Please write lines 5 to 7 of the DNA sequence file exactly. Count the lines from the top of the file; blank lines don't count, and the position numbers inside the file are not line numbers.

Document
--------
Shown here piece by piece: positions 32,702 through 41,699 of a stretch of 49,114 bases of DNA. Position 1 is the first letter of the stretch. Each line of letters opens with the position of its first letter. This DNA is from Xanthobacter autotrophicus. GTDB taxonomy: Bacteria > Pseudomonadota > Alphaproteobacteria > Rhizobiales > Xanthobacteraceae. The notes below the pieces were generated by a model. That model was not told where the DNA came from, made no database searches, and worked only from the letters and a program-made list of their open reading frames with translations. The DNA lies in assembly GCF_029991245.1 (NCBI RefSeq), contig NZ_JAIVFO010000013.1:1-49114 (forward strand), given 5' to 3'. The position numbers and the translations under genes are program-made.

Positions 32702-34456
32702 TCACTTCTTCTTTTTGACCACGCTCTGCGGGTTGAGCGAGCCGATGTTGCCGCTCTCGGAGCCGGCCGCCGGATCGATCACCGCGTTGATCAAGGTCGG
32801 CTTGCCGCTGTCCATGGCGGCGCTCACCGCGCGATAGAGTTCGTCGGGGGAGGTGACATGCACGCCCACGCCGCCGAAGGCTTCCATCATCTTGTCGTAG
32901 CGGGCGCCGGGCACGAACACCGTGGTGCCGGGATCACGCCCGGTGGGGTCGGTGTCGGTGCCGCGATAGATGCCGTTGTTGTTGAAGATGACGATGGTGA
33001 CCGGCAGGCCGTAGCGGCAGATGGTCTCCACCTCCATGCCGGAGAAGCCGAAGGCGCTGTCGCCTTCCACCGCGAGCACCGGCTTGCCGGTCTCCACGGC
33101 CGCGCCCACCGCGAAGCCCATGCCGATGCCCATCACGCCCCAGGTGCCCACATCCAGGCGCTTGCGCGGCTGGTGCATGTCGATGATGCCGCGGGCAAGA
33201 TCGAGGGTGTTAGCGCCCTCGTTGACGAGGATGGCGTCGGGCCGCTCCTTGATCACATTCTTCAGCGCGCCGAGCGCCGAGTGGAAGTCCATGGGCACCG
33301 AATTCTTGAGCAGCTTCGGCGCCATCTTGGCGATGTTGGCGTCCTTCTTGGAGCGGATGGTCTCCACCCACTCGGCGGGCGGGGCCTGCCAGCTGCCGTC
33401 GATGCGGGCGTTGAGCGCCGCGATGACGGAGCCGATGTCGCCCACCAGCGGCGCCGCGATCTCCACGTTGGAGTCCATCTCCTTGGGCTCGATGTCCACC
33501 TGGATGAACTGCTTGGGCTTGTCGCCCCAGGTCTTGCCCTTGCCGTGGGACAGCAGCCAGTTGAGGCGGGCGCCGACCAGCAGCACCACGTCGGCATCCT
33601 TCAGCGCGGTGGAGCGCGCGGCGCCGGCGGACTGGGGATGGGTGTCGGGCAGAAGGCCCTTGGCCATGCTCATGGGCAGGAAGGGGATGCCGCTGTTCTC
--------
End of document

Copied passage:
32901 CGGGCGCCGGGCACGAACACCGTGGTGCCGGGATCACGCCCGGTGGGGTCGGTGTCGGTGCCGCGATAGATGCCGTTGTTGTTGAAGATGACGATGGTGA
33001 CCGGCAGGCCGTAGCGGCAGATGGTCTCCACCTCCATGCCGGAGAAGCCGAAGGCGCTGTCGCCTTCCACCGCGAGCACCGGCTTGCCGGTCTCCACGGC
33101 CGCGCCCACCGCGAAGCCCATGCCGATGCCCATCACGCCCCAGGTGCCCACATCCAGGCGCTTGCGCGGCTGGTGCATGTCGATGATGCCGCGGGCAAGA